airBaltic Slashes H1 Net Losses Despite Fewer Flights And Passengers

The past 18 months have, of course, been disastrous for airline finances globally. We are starting to see improvements in 2021, however. The latest figures from airBaltic show an improving situation, after cost-cutting measures in 2020. It still reports significant losses for the first half of 2021, but this is a major improvement over 2020.

airbaltic
airBaltic has reduced losses threefold in H1 2021. Photo: Getty Images

Losses for the first half of 2021

airBaltic released its unaudited financial results for the first six months of 2021 on August 27th. Overall it saw a net loss of €61.5 million ($72.3 million). This may seem like bad news, but when compared with the reported losses of €184.8 million ($217.3 million) for the same period in 2020, it is a vast improvement.

Lower revenue and passenger numbers

Impressively, these reduced losses come despite a continued reduction in passenger numbers and revenues. Revenue for the first half of 2020 was €50 million ($58.8 million). This is down 40% from the €82.5 million ($97 million) for the same period in 2020. Passenger numbers were down 59% from 0.8 million in 2020 to 0.3 million in 2021.

Commenting on these latest figures, Martin Gauss, Chief Executive Officer of airBaltic, said:

“Even though our revenue in the first six months of 2021 has further decreased, this summer has seen more promise, as we managed to carry a larger number of passengers than in summer months of 2020 and reduce our net loss three times compared to the six months of 2020.”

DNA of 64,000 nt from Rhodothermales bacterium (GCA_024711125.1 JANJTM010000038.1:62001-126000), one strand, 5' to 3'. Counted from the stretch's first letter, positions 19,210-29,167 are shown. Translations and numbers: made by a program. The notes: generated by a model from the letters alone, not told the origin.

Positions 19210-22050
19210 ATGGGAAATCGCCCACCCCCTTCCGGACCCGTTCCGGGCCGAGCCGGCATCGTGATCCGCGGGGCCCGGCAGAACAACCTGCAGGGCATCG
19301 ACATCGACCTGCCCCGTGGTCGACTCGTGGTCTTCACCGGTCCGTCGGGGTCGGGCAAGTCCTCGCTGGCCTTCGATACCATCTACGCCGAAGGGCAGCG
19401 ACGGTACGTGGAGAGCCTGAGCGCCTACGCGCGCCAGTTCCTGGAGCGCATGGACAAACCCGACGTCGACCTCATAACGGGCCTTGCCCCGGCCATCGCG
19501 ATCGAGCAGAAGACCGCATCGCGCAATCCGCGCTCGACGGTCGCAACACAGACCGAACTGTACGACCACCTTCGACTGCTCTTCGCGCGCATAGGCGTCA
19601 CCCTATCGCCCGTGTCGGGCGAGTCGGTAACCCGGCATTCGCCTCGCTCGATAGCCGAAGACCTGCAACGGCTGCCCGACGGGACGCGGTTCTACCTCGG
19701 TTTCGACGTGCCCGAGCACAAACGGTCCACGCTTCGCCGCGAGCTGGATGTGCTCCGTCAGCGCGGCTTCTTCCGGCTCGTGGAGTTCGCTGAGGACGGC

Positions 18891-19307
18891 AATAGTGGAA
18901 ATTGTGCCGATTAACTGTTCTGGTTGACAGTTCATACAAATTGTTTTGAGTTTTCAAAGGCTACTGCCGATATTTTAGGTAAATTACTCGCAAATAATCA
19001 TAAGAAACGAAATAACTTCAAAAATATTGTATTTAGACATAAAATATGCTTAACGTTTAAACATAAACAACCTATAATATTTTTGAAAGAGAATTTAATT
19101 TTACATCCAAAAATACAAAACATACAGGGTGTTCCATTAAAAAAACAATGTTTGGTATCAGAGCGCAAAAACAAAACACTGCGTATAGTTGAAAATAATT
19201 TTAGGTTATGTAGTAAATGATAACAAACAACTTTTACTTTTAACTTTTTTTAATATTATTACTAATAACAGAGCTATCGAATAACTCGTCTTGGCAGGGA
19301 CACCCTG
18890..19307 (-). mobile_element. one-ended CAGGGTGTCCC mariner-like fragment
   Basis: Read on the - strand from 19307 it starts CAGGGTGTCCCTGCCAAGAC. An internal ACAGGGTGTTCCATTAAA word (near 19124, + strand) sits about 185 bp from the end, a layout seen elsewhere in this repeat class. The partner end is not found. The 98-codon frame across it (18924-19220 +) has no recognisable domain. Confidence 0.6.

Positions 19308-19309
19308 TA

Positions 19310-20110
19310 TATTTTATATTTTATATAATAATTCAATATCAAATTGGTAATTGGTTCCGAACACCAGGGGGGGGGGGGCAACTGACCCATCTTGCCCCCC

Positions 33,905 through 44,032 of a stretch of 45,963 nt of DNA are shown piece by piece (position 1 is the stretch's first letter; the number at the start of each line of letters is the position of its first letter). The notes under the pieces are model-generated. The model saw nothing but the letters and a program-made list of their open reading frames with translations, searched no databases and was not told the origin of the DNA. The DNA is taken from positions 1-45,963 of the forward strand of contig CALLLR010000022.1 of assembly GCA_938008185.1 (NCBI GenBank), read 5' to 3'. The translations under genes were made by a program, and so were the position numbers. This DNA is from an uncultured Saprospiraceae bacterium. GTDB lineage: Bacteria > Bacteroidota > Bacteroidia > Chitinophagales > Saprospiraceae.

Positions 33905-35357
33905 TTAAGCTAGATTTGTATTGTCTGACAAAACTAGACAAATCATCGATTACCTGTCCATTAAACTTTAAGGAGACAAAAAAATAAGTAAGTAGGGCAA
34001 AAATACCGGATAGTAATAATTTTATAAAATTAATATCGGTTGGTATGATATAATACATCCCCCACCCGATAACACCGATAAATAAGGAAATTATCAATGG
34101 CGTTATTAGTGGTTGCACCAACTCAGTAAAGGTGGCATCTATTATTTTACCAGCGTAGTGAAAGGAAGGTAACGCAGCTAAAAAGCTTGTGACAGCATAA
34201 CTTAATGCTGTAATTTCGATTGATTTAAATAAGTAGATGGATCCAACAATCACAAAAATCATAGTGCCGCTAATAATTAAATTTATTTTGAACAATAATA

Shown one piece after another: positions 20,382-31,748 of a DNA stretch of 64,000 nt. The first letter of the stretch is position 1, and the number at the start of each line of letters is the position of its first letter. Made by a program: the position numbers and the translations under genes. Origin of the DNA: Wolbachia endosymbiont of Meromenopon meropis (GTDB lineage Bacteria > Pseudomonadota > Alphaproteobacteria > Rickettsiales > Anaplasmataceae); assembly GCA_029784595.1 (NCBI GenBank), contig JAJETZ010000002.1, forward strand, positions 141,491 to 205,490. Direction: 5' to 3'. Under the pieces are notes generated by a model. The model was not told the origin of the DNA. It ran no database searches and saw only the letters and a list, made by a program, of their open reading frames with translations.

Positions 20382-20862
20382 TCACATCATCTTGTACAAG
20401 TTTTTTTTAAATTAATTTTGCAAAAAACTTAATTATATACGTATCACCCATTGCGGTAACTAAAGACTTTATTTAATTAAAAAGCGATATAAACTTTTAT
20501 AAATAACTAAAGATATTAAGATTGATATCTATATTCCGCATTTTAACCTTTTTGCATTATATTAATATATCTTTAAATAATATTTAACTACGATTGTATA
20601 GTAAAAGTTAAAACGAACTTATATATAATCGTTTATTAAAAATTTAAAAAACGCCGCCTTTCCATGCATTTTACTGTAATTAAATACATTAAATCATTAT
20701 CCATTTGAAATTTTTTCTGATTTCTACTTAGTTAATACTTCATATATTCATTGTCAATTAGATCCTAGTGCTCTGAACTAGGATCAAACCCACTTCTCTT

airBaltic A220
Passenger numbers are down 59% and the number of flights is down 51% compared to 2020. Photo: Airbus

Major losses in 2020

These 2021 figures are best seen in context with last year. Many airlines suffered significant losses in 2020, with the pandemic suddenly impacting passenger numbers, sales, and already committed operational plans.

Overall, airBaltic reported a loss of  €246.6 million ($295.3 million) for the whole of 2020. This was a massive increase over 2019 when it experienced a loss of €9.1 million ($10.9 million).

Of course, this loss was driven by the pandemic. Passenger numbers fell by 73% from 2019 levels, with revenues down 72%.

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Cost reduction working

As the pandemic hit, airBaltic responded with several cost-cutting measures. It cut staff by around 30% to 1,200 by the end of the year. But most significantly, it ended 2020 as an all-Airbus airline with just the A220-300 aircraft.

In 2020, it retired the Boeing 737 and the Q400 to focus on just one aircraft type. The Q400s were all dropped in March 2020, with the last 737-300 leaving the fleet in December after a shutdown during the pandemic.

airBaltic, Boeing 737, Retirement
airBaltic retired the Boeing 737 by the end of 2020. Photo: Getty Images

Deliveries of new A220 have continued, with four new aircraft delivered in 2021 and three more expected by the end of the year. It has taken delivery of two new aircraft just in August. This takes airBaltic’s A220-300 fleet to 29, with 21 more on order.

airBaltic, Lufthansa, Codeshare
airBaltic now only operates the A220-300. Photo: Getty Images

Martin Gauss has expressed his positivity going forward, saying:

“With the significant cost reduction carried out in 2020 and focusing only on the Airbus A220-300, we are now in a much better position for the future return to normal. airBaltic’s core vision for the future remains the same – to be the number one carrier in the Baltics, providing the best connectivity to and from the region.”

airBaltic is certainly emerging as a very different airline post-pandemic. Feel free to discuss these changes, or future prospects for the airline, in the comments. 

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